As 1 million people defied martial law for a fifth straight day Tuesday and streamed into the streets to demand the resignation of Premier Li Peng, American and other foreign television networks scrambled for satellite time after Chinese authorities lifted a martial law ban on transmissions.
Earlier Tuesday the famed portrait of Mao Tse-tung in Tiananmen Square was splattered with paint Tuesday as hundreds of thousands of students, intellectuals and workers marched near the painting, demanding Premier Li Peng step down.Three men claiming to be from Mao Tse-tung's home province defaced Mao's gigantic portrait with red, black and blue paint, an act akin to blasphemy. It was an isolated incident in a remarkably peaceful popular rebellion that has galvanized much of the country.
Workers later covered the painting with a tarp.
Tuesday's demonstration - led by students, teachers, government employees and intellectuals - was the largest show of public wrath toward Li since he imposed martial law on Saturday to quell a student-led campaign for democratic reforms.
Hundreds of thousands also turned out in Shanghai, China's second-largest city. They also turned out in Hong Kong and Macao, colonies that revert to Chinese control in the late 1990s.
Meanwhile, there was increasing speculation that the beleaguered Li would be forced from office for refusing to hold talks with the students and resorting instead to military force to end their movement.
Hong Kong commercial radio reported that the Politburo, the Communist Party's top decision-making body, decided Tuesday to strip Li, a 60-year-old former electrical engineer, of both his government and party posts.
It said Communist Party chief Zhao Ziyang, whose position was jeopardized when he advocated compromise with the students and opposed Li's hardline stance, will resume his duties.
As the movement pressed forward, the fate of Deng Xiaoping, China's paramount leader for the past decade and Li's mentor, also seemed certain.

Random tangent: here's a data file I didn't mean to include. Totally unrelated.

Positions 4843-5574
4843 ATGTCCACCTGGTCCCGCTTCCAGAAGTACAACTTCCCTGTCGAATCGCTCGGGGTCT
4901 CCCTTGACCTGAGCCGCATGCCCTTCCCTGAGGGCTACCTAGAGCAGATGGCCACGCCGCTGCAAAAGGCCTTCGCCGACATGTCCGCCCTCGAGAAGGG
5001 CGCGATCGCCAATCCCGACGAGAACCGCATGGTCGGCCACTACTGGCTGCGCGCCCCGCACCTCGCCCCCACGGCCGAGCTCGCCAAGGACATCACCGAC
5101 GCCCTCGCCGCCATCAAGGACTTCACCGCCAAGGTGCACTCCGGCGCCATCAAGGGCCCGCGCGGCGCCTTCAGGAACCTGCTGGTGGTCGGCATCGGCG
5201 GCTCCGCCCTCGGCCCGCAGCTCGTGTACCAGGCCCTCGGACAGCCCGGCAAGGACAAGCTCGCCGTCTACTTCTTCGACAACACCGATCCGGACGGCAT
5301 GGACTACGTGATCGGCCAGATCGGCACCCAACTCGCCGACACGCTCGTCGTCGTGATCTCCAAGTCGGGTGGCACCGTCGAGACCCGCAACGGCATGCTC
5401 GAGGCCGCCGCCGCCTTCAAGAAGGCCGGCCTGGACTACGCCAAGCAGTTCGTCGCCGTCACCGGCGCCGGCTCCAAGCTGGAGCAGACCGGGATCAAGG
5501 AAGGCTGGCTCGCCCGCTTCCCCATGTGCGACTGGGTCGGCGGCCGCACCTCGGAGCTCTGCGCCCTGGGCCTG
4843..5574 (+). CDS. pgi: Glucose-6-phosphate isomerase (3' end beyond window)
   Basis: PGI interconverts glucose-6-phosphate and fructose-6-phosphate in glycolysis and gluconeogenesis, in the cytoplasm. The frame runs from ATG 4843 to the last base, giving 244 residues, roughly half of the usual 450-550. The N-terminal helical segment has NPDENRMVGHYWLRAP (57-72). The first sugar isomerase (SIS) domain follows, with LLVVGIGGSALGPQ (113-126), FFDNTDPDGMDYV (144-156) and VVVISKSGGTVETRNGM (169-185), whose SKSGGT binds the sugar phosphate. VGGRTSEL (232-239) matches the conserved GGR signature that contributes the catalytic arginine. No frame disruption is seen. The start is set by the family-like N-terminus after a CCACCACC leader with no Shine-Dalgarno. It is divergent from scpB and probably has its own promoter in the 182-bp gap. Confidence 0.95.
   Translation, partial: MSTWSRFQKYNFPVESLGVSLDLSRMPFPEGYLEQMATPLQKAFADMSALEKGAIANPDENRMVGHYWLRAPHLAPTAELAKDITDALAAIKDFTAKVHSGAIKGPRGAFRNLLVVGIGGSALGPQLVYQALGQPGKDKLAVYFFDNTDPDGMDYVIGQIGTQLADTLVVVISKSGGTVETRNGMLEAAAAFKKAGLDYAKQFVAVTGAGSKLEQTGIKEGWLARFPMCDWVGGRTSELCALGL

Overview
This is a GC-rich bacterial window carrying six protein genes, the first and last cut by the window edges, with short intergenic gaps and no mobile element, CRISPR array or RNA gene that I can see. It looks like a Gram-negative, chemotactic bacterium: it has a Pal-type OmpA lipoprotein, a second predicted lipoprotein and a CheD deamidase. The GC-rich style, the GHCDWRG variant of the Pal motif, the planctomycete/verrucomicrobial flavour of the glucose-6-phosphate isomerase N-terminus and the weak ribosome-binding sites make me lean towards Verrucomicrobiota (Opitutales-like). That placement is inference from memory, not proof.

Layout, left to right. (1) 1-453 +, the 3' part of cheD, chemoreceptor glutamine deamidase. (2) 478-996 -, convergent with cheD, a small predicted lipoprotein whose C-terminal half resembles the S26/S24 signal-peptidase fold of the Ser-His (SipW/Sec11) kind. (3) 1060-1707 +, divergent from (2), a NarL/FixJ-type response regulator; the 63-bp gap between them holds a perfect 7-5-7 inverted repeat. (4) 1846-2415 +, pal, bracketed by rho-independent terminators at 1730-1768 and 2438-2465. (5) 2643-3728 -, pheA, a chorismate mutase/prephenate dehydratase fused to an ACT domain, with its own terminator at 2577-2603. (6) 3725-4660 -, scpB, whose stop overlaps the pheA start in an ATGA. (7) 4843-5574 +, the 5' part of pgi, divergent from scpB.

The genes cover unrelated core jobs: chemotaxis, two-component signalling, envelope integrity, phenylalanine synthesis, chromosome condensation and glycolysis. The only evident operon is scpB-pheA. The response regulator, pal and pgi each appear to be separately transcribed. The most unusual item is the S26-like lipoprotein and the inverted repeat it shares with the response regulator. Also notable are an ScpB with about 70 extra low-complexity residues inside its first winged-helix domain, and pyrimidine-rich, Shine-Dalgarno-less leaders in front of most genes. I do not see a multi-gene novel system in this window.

No matter how the current revolt ends, Deng is nearly certainly finished, diplomats and Chinese said Tuesday.
Central Beijing is under the control of anti-government students, the army has clearly refused to move in to suppress the rebellion and the Communist Party leadership seems paralyzed.
If the army pulls back and the party accepts the students' demands, Deng and his righthand man, Li, will be forced to resign, analysts said.
If they persuade army units to move and suppress the rebellion, the subsequent upsurge of popular disgust will sooner or later overwhelm the government.
"Whatever happens, there's no chance for Deng now," said one Western diplomat. "I can't see any way he can survive now. Everyone knows he stands behind those who called for martial law."
In other developments:
-President Bush met with a Chinese leader to discuss the turmoil in Beijing, intent on maintaining a moderate U.S. tone despite the Chinese decision to jam Voice of America broadcasts for the first time in 11 years.
The Chinese move apparently is an attempt to deprive pro-democracy demonstrators of one of their main sources of information.
-But Bush is also encouraging demonstrators in China to "stand up for what you believe" and urging the communist authorities to exercise restraint, saying he hopes pro-democracy protests do not result in bloodshed.
-The governor of Hong Kong said the current turmoil in China is bound to affect the British colony, which returns to Chinese rule in eight years, and expressed hope for a peaceful resolution.
-Some U.S. businesses have begun pulling employees out of China, some Americans have canceled travel plans to Beijing, and students at universities around the country are continuing their rallies in support of their counterparts seeking democracy in the world's largest communist country.
Students want government to fall
China's rebelling students at first asked only to talk to the government as equals. Now they want the government to fall.
The turning point in China's student movement came Saturday, when Premier Li Peng, charging that the students were being used by malcontents determined to overthrow the Communist system, imposed martial law on most of Beijing.
And, as the movement continued, these were among the never-ending stream of banners and chants:
-"People unite and break the militaristic coup."
-"Bury the cult of the individual. End old people's politics."
-"When the soldiers leave Beijing, we will kill Li Peng and Deng Xiaoping."
-"This is the last day for Li."
-"We want democracy, not tanks."
-"Deep fry Li Peng."
-"Li Peng should commit suicide."
-"We will not be silenced."
-"Until Li Peng resigns, the country will have no peace."
-"Use our righteousness to battle Li Peng."